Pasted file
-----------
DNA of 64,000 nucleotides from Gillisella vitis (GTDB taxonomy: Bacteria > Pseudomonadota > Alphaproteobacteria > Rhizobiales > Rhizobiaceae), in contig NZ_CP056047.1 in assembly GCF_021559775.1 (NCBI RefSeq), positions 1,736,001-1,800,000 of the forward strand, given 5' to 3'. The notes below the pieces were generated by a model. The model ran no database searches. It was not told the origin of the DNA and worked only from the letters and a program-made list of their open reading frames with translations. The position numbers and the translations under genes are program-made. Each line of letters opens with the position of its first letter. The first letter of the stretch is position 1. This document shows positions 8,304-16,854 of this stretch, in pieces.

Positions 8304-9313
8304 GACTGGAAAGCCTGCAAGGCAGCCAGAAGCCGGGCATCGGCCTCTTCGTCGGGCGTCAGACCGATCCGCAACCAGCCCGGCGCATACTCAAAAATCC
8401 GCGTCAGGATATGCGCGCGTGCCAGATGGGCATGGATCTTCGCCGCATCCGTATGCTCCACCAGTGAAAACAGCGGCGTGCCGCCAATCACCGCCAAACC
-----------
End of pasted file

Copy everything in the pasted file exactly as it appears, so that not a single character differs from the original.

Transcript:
DNA of 64,000 nucleotides from Gillisella vitis (GTDB taxonomy: Bacteria > Pseudomonadota > Alphaproteobacteria > Rhizobiales > Rhizobiaceae), in contig NZ_CP056047.1 in assembly GCF_021559775.1 (NCBI RefSeq), positions 1,736,001-1,800,000 of the forward strand, given 5' to 3'. The notes below the pieces were generated by a model. The model ran no database searches. It was not told the origin of the DNA and worked only from the letters and a program-made list of their open reading frames with translations. The position numbers and the translations under genes are program-made. Each line of letters opens with the position of its first letter. The first letter of the stretch is position 1. This document shows positions 8,304-16,854 of this stretch, in pieces.

Positions 8304-9313
8304 GACTGGAAAGCCTGCAAGGCAGCCAGAAGCCGGGCATCGGCCTCTTCGTCGGGCGTCAGACCGATCCGCAACCAGCCCGGCGCATACTCAAAAATCC
8401 GCGTCAGGATATGCGCGCGTGCCAGATGGGCATGGATCTTCGCCGCATCCGTATGCTCCACCAGTGAAAACAGCGGCGTGCCGCCAATCACCGCCAAACC